The third formal Offshore Voluntary Disclosure Program (OVDP 2012) was announced on January 9, 2012. The IRS finally got around to posting Frequently Asked Questions (FAQS) on its website on June 26, 2012. The Tax Wars Blog post on August 6, 2012, “Still out in the Cold? IRS Leaves Open Door for Voluntary Disclosure – 2012 OVDP” discusses the OVDP 2012 in some depth.
IRS had announced on June 26 (IR 2012-64) that even without guidance 1,500 submissions had been received under OVDP 2012. This follows over 33,000 submissions under the first two offshore disclosure initiatives in 2009 and 2011.
The IRS has stepped up efforts to identify and combat offshore tax evasion. There is now increased information sharing with other countries following the OECD guidelines. IRS is making better use of third-party information and data mined from the 2009 and 2011 initiatives. The IRS expects to launch a new wave of offshore investigations and expand these investigations and indictments to countries other than Switzerland and Liechtenstein. The IRS has even stationed agents overseas and partnered with foreign governments on tax enforcement matters. Bank secrecy barriers have substantially broken down in Switzerland and Liechtenstein and inroads are being made elsewhere. All of this activity is giving offshore taxpayers pause and causing many to want to comply with U.S. tax law and consider entering the OVDP 2012.
In addition, foreign banks are disengaging from U.S. depositors. The Wall Street Journal on October 20, 2012 “Wary Swiss Banks Turn Away Yanks, “ reported that Swiss banks have little appetite to deal with the risks of non-compliance with FATCA and are “ushering American clients out or limiting the range of products offered to them.” Also, the growing complexity of complying with U.S. tax law makes it cost ineffective for many foreign banks to service a relatively small number of U.S. customers.
Those contemplating wiping the slate clear need to understand that deciding how to come into compliance is a process not a single act. There are alternatives to consider that are very fact specific. Thus what is good for Mr. Jones may not be good for Mr. Smith. Before any voluntary disclosure is made or delinquent or amended returns are filed an analysis is required to determine many questions of facts, law and mixed fact and law, including, but not limited to:
- When, how and why the accounts were opened?
- Are the accounts reportable on the FBAR?
- Who made the decision to go offshore and was an adviser involved?
- Was the primary motivation to evade the payment of tax or were other motivations paramount?
- Was income not reported or merely FBARS not filed?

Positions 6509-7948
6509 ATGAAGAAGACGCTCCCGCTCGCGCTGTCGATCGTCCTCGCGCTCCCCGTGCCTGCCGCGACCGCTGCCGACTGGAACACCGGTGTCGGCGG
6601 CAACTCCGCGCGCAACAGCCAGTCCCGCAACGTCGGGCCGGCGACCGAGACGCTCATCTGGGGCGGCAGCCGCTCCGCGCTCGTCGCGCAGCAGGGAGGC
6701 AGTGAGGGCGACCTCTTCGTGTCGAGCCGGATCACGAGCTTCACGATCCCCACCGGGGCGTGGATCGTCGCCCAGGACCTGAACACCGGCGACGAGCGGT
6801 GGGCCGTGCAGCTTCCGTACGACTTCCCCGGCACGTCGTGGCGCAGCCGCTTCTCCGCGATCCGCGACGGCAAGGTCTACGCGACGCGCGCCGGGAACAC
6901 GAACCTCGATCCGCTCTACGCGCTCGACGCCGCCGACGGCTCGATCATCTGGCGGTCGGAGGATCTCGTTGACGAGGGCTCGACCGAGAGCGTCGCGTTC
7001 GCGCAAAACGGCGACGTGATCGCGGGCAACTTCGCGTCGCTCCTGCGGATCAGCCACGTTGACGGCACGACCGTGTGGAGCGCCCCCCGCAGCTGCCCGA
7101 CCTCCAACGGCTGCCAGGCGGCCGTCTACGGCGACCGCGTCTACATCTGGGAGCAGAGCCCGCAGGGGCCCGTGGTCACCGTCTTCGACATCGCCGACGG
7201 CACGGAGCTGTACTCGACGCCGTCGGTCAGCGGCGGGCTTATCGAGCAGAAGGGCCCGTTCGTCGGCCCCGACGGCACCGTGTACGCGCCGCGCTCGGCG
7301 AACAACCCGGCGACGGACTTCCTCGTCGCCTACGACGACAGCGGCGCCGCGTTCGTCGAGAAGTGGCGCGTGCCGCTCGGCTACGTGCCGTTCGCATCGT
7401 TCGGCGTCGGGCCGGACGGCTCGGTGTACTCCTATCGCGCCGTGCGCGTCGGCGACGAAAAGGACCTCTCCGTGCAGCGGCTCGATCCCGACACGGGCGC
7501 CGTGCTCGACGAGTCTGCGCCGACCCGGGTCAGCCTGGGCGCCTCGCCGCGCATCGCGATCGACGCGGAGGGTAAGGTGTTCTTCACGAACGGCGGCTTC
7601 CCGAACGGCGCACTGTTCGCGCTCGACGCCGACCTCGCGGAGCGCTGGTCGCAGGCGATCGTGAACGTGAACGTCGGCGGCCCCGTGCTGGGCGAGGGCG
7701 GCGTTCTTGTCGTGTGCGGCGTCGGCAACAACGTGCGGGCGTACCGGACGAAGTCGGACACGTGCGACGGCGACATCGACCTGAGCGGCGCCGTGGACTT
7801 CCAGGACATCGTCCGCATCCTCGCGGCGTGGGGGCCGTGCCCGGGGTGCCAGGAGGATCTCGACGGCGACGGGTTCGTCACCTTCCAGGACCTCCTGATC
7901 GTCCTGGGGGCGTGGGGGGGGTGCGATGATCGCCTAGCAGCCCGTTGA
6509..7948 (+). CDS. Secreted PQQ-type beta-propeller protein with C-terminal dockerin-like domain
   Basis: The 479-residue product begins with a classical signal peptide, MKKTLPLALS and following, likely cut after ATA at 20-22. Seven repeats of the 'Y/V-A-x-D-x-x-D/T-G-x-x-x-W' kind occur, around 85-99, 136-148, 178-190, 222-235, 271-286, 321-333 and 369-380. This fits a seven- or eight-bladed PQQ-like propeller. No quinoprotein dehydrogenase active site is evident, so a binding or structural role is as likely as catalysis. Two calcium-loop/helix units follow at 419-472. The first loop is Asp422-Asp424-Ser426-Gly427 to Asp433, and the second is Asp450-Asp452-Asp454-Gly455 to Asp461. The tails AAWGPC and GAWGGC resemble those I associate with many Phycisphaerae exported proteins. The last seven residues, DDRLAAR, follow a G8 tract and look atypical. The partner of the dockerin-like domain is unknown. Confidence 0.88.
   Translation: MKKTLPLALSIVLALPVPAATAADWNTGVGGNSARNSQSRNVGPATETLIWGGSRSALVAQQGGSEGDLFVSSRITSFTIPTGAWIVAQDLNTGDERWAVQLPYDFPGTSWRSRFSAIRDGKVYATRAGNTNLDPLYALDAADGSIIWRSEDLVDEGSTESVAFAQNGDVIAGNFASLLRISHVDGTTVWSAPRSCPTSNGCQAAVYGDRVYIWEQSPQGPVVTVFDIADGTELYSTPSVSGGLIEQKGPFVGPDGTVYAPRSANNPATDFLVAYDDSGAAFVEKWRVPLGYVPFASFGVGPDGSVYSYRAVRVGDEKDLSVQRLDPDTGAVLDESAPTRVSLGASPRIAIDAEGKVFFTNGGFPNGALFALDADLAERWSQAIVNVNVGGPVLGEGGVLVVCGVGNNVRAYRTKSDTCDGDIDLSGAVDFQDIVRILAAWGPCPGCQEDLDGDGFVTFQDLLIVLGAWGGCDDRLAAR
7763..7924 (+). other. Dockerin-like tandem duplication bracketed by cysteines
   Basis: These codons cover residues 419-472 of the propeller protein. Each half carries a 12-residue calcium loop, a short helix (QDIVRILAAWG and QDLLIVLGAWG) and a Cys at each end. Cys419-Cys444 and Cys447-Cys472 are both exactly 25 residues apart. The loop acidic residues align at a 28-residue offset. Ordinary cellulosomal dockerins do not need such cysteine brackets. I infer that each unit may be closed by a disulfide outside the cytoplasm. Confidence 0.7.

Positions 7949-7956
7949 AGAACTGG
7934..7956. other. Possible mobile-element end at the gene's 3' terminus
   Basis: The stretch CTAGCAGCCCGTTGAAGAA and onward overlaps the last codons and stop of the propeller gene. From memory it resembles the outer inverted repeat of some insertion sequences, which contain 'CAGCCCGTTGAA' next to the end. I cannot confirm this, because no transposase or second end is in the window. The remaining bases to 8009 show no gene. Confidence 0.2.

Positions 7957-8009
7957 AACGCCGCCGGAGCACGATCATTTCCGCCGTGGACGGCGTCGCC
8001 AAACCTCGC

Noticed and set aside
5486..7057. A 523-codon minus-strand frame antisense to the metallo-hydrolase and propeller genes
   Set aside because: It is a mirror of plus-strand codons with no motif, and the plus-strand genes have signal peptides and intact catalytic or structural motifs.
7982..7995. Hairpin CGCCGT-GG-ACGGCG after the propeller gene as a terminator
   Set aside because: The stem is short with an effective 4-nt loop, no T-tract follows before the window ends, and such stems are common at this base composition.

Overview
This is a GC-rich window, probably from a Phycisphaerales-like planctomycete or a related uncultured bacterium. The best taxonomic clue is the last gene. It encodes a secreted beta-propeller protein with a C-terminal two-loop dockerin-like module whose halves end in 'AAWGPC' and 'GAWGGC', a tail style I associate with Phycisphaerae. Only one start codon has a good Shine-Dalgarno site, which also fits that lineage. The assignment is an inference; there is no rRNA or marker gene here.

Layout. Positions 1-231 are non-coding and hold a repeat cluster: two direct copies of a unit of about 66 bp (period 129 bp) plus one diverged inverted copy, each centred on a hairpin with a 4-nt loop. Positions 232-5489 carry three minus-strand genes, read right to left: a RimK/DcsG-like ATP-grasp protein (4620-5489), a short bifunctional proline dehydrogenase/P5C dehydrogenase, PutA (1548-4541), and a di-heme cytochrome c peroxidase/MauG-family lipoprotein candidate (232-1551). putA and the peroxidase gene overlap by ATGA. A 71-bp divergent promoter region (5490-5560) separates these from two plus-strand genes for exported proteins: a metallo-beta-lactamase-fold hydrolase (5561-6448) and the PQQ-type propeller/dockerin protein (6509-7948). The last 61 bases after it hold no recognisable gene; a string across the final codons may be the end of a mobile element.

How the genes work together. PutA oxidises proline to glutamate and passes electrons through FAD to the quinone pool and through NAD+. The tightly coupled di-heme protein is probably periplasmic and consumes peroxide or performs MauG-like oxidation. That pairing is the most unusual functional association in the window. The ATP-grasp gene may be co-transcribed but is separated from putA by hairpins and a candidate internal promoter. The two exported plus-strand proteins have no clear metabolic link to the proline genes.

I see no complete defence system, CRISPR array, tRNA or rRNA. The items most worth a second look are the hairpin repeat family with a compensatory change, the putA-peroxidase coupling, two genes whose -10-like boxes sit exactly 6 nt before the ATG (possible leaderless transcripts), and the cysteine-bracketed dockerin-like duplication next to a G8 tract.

- If income was not reported on the foreign accounts, were otherwise truthful and accurate U.S. tax returns filed, if required?
- Were foreign taxes paid on the income not reported?
- Will any of the investments be classified as a PFIC (Passive Foreign Investment Company?
- Is the taxpayer eligible for any Treaty Relief from U.S. taxation?
- Is the source of the offshore accounts from a legal source of income and is the legal source provable?
- What records are available and will the foreign financial institution cooperate in furnishing records?
- Are any of the unreported income proceeds invested in non-financial account assets and what are those assets?
- Are foreign family members involved with the offshore financial accounts and, if so, how will disclosing their identity impact them under U.S. or foreign county law?
- For married taxpayers, should the disclosure be joint or separate, or should only one spouse enter the OVDP 2012?
- Does the taxpayer have a basis for claiming that the failure to file FBARS was due to reasonable cause or was not a willful violation of the Bank Secrecy Act?
These are some of the initial considerations that must be addressed before deciding how to accomplish re-entering the tax system. Entering the OVDP 2012, as discussed in the earlier post, is an arduous, time-consuming and expensive proposition.
There are substantial benefits to be derived from the OVDP 2012. These include avoiding criminal prosecution; but, even if that is a remote and unlikely event, averting the potentially draconian civil FBAR penalties is a major incentive.
Those still out in the cold should step up to the plate and face the pitcher. It is now possible to transverse the bases safely to home plate. The ball, however, is going to become harder to hit, the longer one waits. One does not want to be stuck out in left field without a safe harbor from the very serious consequences of non-compliance with Bank Secrecy Act and Internal Revenue Code filing and reporting requirements.
© 2012 by Robert S. Steinberg, Esquire
All rights reserved